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The Core Categories for Visual Resources - Introduction

What are the Core Categories for Visual Resources?
History of the Core Categories Project
The Core Concept and Version 1.0
The Visual Resources Records On-line Demonstration Project

I. What are the Core Categories for Visual Resources?

For over a decade the visual resources community has expressed a desire for documentation standards for image collections--standards that would lead to shared cataloging in a national image database. The Core Categories for Visual Resources are intended as a guideline for describing visual documents depicting works of art, architecture, and artifacts or structures from material, popular, and folk culture. While they are not specific instructions for system-building or record structures, they may be used as a template for the foundation of such applications in both local or shared environments.

The Core:

II. History of the Core Categories Project

Beginning with a fact-finding mission, the DSC gathered data on cataloging practices in the visual resources community, with particular emphasis on the data elements or fields comprising a visual resources record.

Data elements from over sixty institutions in the United States and Canada were analyzed and compiled into a master list which was sorted into four types of data elements--elements used to describe the object or work, elements used to describe the carrier of that information (the surrogate or visual document), collection management elements, and elements belonging to ancillary files such as artist authority files. Collection management elements, due to their local, sometimes idiosyncratic nature, were not considered appropriate for a shared database and were not included in the next phase of the study.

The master list of object and surrogate elements was then compared to the Categories for the Description of Works of Art (CDWA), a project of the Getty Information Institute, and where applicable, visual resources elements were tagged with CDWA equivalents. The DSC found that while the CDWA was exhaustive in its list of elements needed to describe museum objects, it was not entirely satisfactory for the description of images, and in particular, did not cover all of the elements needed for the description of architecture and other site-specific works.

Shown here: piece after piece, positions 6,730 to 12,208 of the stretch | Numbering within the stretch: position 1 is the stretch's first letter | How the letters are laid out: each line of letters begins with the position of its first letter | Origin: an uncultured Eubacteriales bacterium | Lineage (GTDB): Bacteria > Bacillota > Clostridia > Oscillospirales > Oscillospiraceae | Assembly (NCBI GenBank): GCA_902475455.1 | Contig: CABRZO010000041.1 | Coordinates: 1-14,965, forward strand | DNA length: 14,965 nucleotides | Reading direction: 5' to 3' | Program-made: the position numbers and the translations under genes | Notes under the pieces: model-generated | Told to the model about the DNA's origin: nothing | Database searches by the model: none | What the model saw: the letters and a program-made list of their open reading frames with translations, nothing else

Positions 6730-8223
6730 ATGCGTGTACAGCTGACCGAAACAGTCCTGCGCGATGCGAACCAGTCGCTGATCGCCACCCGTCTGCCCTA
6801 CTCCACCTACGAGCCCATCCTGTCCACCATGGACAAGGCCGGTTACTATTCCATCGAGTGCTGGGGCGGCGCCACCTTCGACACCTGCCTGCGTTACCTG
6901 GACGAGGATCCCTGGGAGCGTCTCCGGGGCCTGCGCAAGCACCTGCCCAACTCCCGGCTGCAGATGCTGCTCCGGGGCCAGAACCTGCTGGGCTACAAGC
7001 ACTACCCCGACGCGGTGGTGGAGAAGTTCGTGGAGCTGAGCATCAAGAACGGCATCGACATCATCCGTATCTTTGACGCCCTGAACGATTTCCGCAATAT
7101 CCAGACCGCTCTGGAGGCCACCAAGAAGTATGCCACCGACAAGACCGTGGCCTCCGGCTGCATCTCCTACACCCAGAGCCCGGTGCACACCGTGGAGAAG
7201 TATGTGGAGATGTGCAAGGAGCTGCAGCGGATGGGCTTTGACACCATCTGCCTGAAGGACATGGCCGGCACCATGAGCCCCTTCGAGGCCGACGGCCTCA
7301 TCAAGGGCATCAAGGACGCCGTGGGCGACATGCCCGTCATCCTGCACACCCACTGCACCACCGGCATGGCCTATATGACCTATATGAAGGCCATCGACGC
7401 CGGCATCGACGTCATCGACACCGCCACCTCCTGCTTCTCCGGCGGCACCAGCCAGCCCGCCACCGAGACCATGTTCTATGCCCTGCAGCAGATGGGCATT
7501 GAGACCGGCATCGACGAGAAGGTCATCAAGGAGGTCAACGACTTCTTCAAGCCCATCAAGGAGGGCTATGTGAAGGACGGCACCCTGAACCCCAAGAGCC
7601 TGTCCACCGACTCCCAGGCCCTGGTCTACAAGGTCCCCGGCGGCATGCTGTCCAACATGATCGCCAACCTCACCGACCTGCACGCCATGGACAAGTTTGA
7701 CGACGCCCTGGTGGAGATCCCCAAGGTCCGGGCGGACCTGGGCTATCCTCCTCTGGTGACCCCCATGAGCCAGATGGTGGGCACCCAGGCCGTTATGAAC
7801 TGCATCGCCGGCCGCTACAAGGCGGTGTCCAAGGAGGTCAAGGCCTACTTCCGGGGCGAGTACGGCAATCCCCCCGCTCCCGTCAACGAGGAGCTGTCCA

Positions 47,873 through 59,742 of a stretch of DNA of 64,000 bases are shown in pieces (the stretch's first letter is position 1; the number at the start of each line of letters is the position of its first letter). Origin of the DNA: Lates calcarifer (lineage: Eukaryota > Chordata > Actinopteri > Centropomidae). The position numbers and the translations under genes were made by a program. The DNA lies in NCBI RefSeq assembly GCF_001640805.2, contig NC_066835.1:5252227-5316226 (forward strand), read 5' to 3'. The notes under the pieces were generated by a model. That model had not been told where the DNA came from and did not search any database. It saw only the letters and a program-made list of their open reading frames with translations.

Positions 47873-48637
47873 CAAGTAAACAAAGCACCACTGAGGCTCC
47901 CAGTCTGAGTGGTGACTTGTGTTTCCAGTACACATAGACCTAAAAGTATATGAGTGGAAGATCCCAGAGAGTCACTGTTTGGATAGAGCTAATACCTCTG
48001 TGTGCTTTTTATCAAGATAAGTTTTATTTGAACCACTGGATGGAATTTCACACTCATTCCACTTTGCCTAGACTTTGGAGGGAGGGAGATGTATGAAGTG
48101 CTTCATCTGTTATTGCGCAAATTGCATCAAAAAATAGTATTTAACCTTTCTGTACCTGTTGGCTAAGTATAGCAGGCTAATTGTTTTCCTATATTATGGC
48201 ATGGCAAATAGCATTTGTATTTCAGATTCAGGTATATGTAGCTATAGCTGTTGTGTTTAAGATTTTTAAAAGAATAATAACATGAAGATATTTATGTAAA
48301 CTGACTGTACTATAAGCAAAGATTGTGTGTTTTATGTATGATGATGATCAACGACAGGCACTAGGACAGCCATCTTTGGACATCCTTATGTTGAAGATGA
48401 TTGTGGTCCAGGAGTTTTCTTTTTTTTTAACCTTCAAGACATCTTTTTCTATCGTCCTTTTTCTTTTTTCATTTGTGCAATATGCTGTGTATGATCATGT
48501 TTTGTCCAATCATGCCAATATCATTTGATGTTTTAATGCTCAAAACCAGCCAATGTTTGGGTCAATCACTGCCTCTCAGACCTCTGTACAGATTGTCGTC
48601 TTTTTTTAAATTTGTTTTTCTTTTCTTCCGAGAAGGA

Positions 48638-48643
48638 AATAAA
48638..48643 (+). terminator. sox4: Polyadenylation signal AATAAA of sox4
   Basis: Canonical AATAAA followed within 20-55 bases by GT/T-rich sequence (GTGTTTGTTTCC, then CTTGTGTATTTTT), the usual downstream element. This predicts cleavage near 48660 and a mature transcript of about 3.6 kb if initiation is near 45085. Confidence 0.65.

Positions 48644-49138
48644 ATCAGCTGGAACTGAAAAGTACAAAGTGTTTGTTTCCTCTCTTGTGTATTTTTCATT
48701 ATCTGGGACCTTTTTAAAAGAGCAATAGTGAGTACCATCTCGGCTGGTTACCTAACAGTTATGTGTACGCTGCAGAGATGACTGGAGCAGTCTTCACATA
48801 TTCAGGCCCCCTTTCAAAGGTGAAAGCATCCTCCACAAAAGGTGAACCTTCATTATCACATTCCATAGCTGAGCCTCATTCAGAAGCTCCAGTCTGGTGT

III. The Core Concept and Version 1.0

By 1995, as the DSC began to debate which elements to include and which to leave out, the "core" concept was growing in popularity and was being developed in related information fields. Emerging from the library practice of defining bibliographic records from minimal to full, the core was an effort to find a satisfactory middle ground. More complete than a minimal level which specified only the fewest elements needed to uniquely identify, locate and account for an item, the core was still less than an exhaustive level of description. The Program for Cooperative Cataloging (PCC) published its core for several types of library records. This concept served as a model for the DSC and has since become a model in the museum community as well. When the CDWA was officially released in 1996, eighteen elements were identified as "core elements."

The Core Categories for Visual Resources, Version 1.0 (published in the Fall 1996 issue of the VRA Bulletin and on the VRA website) contained twenty-one elements --thirteen describing the original work, three describing the creator, and five describing the surrogate image. Each category included a brief definition with examples, suggested terminologies for vocabulary control, and CDWA and MARC equivalents. The accompanying notes stressed that the Core was a list of data elements--NOT a list of data fields; that it could be used as a guide in developing local databases and cataloging records; and that the Core was not a set of instructions for data content. Although the DSC recognized the importance of both a standard format and rules for content description, it was also acutely aware of the need to set achievable limits within a given time frame.

At the same time, the DSC also solicited evaluations from a select group of experts in the visual resources and other information fields, which was followed up by an open forum held at the VRA annual conference in New York (February,1997). Resulting recommendations included: (1) broadening the concept of the "object" to include ephemera and non-art objects; (2) providing some guidelines for application; (3) refining and clarifying some of the categories; and (4) adding categories or category qualifiers.

This page last updated 12/1/99 by Ann Whiteside

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